Black Market Britain 1939-55 
by Mark Roodhouse.
Oxford, 276 pp., £65, March 2013, 978 0 19 958845 9
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Britons on the home front in the Second World War bore the sacrifices the war imposed on them without too much complaint. In particular they accepted the need for market controls and rationing, which were intended to constrain the demand for precious consumables, ensure their quality and allow them to be shared out equally. This in a society which before then had been notably inegalitarian, and whose dominant economic ideology had taught that anyone was entitled to what he or she could afford. For some, such as certain Chicago economists, the new self-restraint was difficult to understand: their model of ‘rational economic man’ didn’t seem to fit this case. To many people today, having gone through the purgative fires of Thatcherism, all that community spirit may seem too good – or too illogical – to be true, a myth. Historians have been quick to point out exceptions: instances of defeatism, disloyalty and people taking advantage of wartime conditions to loot, steal, cheat and kill undetected. ITV’s Foyle’s War is built on this. And then there was the black market in illicit goods and in food coupons, which were not supposed to be traded but were. Don’t these dent the myth to some extent? To a Chicago economist a black market is just a market. It shows ‘natural’ human propensities triumphing over state tyranny: compliance with wartime controls was an aberration. (Wartime America was much less obedient.)

Cartoon by David Langdon for ‘Punch’, November 1949.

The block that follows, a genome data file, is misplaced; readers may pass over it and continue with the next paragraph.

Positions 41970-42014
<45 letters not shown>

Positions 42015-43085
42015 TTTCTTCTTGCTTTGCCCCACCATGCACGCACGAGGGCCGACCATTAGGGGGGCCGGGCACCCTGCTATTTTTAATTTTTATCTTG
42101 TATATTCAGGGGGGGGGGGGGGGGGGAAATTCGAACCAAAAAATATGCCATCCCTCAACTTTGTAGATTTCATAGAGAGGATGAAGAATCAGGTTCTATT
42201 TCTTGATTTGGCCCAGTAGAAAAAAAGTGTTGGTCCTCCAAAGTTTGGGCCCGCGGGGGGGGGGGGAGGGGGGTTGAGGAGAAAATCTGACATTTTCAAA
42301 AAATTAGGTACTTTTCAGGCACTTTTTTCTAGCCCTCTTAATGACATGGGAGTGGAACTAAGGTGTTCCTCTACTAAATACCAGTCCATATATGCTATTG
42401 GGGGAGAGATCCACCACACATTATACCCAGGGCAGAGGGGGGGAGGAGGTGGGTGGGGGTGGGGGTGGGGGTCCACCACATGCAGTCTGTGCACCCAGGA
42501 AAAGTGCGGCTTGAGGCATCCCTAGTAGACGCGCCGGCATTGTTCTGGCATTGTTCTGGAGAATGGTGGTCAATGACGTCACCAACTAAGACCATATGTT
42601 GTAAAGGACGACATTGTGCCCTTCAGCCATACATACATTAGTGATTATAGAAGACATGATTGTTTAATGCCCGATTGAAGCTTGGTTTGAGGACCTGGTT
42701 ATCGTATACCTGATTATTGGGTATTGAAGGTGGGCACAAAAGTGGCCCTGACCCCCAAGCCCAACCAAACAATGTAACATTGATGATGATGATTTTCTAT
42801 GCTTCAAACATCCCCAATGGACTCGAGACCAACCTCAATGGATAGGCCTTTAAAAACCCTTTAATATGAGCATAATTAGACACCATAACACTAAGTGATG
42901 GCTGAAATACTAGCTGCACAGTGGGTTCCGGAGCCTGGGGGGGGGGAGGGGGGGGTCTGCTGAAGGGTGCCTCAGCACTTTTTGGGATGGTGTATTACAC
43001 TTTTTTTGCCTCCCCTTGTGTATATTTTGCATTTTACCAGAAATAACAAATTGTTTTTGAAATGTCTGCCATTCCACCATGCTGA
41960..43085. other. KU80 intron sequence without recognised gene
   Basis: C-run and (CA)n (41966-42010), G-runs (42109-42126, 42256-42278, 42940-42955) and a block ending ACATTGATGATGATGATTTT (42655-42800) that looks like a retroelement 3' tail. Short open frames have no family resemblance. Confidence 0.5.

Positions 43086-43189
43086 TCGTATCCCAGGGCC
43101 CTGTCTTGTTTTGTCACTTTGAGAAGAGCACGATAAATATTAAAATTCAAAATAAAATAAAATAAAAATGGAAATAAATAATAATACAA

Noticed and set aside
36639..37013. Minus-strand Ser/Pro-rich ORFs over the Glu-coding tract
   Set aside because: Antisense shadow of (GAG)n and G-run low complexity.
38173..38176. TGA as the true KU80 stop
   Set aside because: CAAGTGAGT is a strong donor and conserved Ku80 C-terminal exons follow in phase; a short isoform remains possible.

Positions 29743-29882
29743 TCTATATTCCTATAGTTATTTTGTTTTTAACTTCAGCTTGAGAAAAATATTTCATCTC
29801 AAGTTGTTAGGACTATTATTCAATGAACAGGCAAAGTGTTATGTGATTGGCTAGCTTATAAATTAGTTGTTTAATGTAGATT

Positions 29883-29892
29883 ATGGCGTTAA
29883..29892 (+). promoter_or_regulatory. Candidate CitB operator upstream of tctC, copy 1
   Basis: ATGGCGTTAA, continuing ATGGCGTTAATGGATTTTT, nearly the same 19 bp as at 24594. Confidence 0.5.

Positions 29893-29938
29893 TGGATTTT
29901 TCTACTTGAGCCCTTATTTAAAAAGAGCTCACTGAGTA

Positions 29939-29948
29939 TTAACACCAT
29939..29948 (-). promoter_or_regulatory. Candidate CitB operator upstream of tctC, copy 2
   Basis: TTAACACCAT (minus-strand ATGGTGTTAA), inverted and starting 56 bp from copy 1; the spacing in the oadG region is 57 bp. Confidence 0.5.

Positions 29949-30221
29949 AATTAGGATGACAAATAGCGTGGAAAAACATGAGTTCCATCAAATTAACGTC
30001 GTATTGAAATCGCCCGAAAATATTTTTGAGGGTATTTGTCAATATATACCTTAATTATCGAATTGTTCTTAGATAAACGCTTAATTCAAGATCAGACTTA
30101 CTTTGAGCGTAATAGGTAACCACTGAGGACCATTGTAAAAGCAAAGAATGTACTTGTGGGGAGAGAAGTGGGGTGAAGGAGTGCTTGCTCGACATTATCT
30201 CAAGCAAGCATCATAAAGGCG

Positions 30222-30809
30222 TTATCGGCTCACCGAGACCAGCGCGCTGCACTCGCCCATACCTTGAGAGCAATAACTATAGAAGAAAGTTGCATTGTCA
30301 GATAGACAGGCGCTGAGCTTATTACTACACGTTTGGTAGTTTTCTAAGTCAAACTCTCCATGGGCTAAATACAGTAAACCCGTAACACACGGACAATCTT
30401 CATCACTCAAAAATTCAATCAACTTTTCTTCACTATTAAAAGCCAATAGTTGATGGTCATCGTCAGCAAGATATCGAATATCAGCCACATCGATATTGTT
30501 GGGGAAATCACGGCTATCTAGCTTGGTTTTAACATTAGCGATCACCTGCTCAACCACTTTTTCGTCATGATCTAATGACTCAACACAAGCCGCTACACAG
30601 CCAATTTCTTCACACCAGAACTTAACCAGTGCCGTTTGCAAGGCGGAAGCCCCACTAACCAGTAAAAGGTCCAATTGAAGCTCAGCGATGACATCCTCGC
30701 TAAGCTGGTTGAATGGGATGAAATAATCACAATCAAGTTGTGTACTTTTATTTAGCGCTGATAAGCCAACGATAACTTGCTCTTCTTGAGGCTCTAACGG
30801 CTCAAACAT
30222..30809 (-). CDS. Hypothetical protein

Cartoon by David Langdon for ‘Punch’, November 1949.

Mark Roodhouse’s answer to the crude question of just how much black market activity there was in Britain, both during the war and in the period of postwar austerity, is that, though widespread, it was far less so than might have been expected, given the temptations open to people and the ease with which they could get away with it if they wanted t0. (The government didn’t have the resources to police it properly – there was a war on, after all.) It varied geographically: Roodhouse singles out Northern Ireland – both communities – and Romford in Essex as notorious centres of the ‘black’ trade. (Coming from Romford, I’m not surprised.) Elsewhere serious black marketeering was thin on the ground. It was also less harmful to Britain’s wartime economy than it could have been. Willing compliance with the regulations was the norm. Popular values trumped pure economic ones for most of the period. At the time, these values were taken to be patriotism and inbred British respect for the law. Roodhouse, however, has analysed both the black market and the resistance to it more systematically and in more empirical detail than anyone else has done – other studies tend to be either too theoretical or merely anecdotal – and shows that this was at best a simplistic way of looking at it.